And it was Andrzej who discovered a branch hanging out over the water and used it, naked as he was, as a springboard. Just as we were swimming toward the bank to get to the branch, a commanding voice suddenly bellowed: "Get out of there, get moving! Every man out of the water at once, and stand still!"
"Every man" — that was brave, skinny Andrzej; little Pavel; his even smaller brother, Marek; and I, Stefan, the tallest of our group. Dripping and shivering with fear, not with cold, we stumbled out of the water and looked toward the gruff voice. Only now did the roundish soldier emerge from behind some thick bushes, along with his companion, who looked even younger. The two Germans pointed their rifles at us.
"You know what happens to partisans in wartime?" the older one yelled before we were even out of the water. We tried to assume some kind of military-looking posture — hard to do when you're dripping wet and stark naked! Since I spoke the best German of the four of us, I timidly asked permission to speak.
"Partisans — the Polish Resistance — sir? We're only children who came here to swim. So please, give us our things and we'll go right home."
The soldier showed a smile, even if it was only a sneering one.
"Oh, 'swimming'— is that what you crooks call your plottings these days? Now, just tell me you don't know it's forbidden to use your Polack language in public."
So that's what he was driving at. I had to refrain from clapping my hands to my head at this nonsense. Yes, it was true, there was a regulation that we weren't allowed to speak Polish in the presence of Germans — but until a few moments ago there hadn't been any Germans around! Maybe the older soldier just thought it was fun to terrorize a few Polish boys. But what was going to happen now?
Luckily, his companion seemed to be losing interest in us. He whispered something in the older soldier's ear, whereupon that one nodded. Then he screamed at us again in his parade-ground voice:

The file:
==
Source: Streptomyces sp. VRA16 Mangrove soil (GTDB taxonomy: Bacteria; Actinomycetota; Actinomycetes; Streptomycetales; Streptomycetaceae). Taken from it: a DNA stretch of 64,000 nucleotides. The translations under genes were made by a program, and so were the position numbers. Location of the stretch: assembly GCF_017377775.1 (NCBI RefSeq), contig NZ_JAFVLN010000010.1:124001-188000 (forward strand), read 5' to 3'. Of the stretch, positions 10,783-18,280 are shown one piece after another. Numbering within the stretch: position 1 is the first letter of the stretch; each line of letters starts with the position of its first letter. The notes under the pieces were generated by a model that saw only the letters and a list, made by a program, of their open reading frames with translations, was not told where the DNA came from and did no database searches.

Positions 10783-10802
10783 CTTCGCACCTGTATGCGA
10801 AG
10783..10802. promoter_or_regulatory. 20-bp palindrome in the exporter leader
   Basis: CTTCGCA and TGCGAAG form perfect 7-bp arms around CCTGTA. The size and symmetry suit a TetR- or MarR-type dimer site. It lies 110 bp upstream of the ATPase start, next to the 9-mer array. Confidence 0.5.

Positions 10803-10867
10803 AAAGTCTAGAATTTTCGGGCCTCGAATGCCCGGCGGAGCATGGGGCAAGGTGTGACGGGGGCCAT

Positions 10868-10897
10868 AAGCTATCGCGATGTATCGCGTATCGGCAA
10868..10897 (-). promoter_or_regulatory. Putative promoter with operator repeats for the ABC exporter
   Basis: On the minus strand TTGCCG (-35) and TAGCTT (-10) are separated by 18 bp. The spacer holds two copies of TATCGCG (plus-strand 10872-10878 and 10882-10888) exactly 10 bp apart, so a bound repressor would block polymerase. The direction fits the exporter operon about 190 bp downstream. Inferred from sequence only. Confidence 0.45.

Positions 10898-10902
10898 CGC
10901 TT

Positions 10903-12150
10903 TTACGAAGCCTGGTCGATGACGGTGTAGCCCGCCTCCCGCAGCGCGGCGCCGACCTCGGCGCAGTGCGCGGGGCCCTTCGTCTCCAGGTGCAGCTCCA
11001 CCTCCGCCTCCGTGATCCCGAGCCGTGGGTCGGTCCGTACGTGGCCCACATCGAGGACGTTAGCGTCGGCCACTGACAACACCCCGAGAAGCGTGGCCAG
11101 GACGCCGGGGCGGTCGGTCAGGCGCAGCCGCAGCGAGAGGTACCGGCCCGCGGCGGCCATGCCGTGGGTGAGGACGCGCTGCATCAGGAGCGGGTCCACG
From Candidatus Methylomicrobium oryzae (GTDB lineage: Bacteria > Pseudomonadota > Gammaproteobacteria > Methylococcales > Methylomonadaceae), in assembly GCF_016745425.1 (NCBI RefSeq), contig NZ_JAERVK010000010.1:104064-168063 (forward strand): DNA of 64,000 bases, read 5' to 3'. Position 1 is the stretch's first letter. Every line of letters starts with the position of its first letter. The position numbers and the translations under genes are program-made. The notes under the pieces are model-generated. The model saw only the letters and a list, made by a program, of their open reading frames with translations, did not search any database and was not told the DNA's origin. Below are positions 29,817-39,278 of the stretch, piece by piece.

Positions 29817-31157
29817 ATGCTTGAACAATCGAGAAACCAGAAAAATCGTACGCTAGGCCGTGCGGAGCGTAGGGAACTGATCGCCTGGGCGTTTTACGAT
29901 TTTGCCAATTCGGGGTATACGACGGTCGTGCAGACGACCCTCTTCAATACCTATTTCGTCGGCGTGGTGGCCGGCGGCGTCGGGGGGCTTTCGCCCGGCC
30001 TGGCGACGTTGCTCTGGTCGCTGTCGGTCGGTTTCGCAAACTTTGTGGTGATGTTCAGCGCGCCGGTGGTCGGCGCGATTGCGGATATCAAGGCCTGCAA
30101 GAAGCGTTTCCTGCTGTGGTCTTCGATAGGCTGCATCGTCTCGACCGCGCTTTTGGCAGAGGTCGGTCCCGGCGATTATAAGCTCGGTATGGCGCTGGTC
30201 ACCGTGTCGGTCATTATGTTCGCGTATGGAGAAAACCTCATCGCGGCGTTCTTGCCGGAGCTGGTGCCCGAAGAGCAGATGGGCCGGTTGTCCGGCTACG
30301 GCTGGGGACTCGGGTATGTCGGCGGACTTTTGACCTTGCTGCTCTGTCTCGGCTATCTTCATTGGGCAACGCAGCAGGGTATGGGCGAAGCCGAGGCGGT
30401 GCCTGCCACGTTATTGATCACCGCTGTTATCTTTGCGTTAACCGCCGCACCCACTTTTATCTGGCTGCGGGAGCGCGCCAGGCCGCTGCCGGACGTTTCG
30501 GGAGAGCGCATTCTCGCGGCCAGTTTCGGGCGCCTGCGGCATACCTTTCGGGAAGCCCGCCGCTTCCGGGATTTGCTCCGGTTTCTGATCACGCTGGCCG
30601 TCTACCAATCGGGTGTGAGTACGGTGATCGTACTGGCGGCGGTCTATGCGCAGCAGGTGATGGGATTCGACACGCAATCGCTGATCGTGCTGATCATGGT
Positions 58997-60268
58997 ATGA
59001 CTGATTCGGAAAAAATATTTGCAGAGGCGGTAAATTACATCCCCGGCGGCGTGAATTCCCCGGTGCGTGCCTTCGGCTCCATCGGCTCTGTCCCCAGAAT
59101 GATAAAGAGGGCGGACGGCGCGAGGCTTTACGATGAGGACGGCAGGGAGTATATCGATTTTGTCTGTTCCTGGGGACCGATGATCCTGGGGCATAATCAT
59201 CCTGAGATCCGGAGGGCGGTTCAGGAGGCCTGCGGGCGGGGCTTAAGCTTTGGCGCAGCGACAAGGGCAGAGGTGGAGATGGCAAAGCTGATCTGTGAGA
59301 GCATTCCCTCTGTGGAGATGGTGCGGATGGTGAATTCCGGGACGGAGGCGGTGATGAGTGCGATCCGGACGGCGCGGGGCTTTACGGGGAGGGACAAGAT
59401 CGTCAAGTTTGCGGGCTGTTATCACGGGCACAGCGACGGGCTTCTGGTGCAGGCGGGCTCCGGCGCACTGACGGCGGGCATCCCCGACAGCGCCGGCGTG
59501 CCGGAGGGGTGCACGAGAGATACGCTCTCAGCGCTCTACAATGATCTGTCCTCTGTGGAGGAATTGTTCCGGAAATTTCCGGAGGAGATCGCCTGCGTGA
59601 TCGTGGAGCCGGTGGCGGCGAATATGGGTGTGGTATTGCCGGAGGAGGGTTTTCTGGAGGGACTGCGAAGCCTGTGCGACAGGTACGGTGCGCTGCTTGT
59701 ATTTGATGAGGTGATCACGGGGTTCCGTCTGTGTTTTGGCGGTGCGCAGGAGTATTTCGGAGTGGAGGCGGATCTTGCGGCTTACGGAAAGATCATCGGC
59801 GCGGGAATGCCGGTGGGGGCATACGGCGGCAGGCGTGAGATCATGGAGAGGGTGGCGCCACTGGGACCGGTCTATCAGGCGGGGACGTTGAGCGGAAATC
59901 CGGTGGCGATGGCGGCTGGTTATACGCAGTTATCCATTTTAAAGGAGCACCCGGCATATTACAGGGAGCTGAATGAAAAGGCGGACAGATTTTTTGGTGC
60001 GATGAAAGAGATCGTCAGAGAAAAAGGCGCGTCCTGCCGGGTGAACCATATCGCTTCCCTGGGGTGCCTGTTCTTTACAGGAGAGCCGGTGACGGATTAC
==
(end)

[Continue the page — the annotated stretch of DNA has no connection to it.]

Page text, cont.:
"We'll let you go this time. But note this for the future: There's no Poland anymore! This is now West Prussia and it belongs to the Greater German Reich! Understand?"
Andrzej and I nodded. When we saw that Pavel and Marek were just staring dumbly straight ahead, we poked them in the sides, and they nodded too.
The two soldiers had had enough of us, but they had one last bright idea. They'd caught sight of Andrzej's knapsack, and now they stuffed into it all the pieces of clothing they saw lying around. One of them grabbed a heavy stone and tied that in too. Finally they slung the bulging knapsack as far as they could into the middle of the Vistula, where after letting out a great bubbling blast of air it sank.
Why am I telling this in such detail, anyhow? Afterward it all went rather well again. Marek and Pavel cried a little of course, but Andrzej and I were able, after more than an hour, to pull our knapsack treasure out of the water with a piece of rope. Best of all was that the soldiers had missed Pavel's little box camera, which he'd carefully laid in a shady place before going swimming. And so in the late afternoon, some hundred yards farther along, we took pictures of ourselves. Little Marek was stationed on a hill to watch while the rest of us spread out a few dampened crusts of bread and ate fresh raspberries.